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Hello all,

I'm finishing a test piece before starting on the larger project. The test piece is just an 8x20 piece of 3/4" Oak Veneered plywood. I started out sanding to 220 grit, applied a stain; I let the stain dry for several days, then began applying multiple coats of water-based gloss polyacrylic. I'm using my new Fuji Mini-Mite 4 turbine sprayer to apply the poly and I load up the test piece with enough poly so it looks 'wet' in reflected light, i.e. perfectly smooth and reflective. After it dries for about an hour, I begin to notice very tiny closely spaced dimples over the whole surface; I think the term is 'orange peel.'

I don't know why this orange peel effect is occurring. I've sanded it away and re-applied poly but the same thing happens. I'm letting the coats dry overnight so I don't think it's due to the poly not being dry.

I'm pretty much a newbie at this finishing game so any help is much appreciated.

Thanks,

Kevin H.
 

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If you spray your object piece in a horizontal position (laying flat), and get enough material to puddle, that can be the problem. It can't be sprayed heavy enough to run if in the vertical position.

Other problems could be not enough material (the surface can get rough), or being too close, moving too slow, or, too much air pressure at the tip of the gun.

HVLP produces a less visible spray than a conventional spray gun. I try to spray pieces in a vertical position . I use a lot of light so I can see how wet my passes are. The first few coats over a stain I usually use just a thin cover coat to get some build. Thereafter, wet coats that look nice and shiny but not wet enough to run.

You might try thinning with 10% water for a better flow.






 

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I would bet your problem is your are either spraying to heavy of a coat, or the Plywood is sucking up the finish as you apply giving it an uneven texture which compounds as you build more coats. I always use a Sealer whenever I spray anything, so I get a good even coat with the clear.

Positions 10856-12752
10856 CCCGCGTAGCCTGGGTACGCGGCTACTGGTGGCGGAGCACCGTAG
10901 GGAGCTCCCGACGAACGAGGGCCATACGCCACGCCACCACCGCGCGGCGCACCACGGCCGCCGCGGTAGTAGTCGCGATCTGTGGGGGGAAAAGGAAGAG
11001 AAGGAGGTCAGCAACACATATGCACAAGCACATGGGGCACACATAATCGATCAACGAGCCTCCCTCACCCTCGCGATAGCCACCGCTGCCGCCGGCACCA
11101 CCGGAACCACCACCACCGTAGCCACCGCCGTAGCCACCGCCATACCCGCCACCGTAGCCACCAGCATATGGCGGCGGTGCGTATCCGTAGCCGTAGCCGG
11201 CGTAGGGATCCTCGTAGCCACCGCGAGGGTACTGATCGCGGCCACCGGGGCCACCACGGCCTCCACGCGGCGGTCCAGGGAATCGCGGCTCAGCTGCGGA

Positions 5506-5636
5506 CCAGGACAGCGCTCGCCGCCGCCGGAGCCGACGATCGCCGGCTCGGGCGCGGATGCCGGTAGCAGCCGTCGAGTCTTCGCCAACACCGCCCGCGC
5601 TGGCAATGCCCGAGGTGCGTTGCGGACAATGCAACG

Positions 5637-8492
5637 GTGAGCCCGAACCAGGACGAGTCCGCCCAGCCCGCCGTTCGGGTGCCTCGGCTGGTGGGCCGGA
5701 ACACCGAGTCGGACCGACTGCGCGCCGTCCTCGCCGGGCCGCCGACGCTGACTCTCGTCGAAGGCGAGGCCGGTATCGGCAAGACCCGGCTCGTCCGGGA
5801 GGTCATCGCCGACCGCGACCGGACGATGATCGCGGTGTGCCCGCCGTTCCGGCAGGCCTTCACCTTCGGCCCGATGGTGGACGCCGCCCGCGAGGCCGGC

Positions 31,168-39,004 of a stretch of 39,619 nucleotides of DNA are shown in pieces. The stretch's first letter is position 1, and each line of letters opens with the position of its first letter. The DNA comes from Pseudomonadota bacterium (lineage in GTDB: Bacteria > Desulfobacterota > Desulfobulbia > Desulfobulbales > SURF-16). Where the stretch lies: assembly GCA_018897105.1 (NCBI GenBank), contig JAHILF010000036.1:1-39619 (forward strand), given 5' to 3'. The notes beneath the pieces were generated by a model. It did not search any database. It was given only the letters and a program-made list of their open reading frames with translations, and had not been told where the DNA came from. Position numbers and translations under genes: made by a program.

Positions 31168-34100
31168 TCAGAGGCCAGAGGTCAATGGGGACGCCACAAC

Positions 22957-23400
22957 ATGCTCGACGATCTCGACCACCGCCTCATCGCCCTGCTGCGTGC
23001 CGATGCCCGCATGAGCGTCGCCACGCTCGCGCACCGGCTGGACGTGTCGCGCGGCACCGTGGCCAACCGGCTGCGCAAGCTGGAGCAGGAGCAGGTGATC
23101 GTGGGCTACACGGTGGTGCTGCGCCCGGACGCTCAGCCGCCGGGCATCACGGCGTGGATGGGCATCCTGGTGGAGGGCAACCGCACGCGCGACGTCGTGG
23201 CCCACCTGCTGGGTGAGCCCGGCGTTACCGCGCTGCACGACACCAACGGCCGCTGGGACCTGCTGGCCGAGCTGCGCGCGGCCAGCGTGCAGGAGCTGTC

I spray WB Polyacrylic on guitars from time to time, and I don't have any orange peel problems with it through my Gravity gun. With that stuff, I like spraying it till the surface starts getting shiny. Then reapply when its dry enough not to run.

That Polyacrylic sands very easily, so I would take some 320 girt paper to it and sand it even. Then throw some more coats on there.
 

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Generally, orange peel is from spraying too heavy, which is real easy to do on a small piece 8"x20". However, these closely spaced dimples might be over the pores in the grain which is somewhat common on red oak and really possible on lesser grades of red oak plywood found at discount lumber yards.
If this be the case it can be remedied with a paste wood grain filler or just leave like it is. Some people like the pores telegraphing through.
 

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Discussion Starter #7
It appears from these replies that I am spraying too heavily. In my attempt to be brief, I left of the part where I applied a wash-coat of shellac after the stain had dried and then applied a pore filler. I don't think the orange peel is from the pores.

I think the suggestion that I am applying the WB poly too heavily is right on the mark. I thought that if I put enough on so that it formed a nice wet coat I'd get a smooth finish. I'm going to sand it smooth tonight and try applying a lighter coat. I'll let you all know the results.

Thanks for all the helpful replies.

Kevin H.
 

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you need to aply a sanding sealler over the oil stain. paneling is laminated and very porus
i personally never mix oil and water product
 
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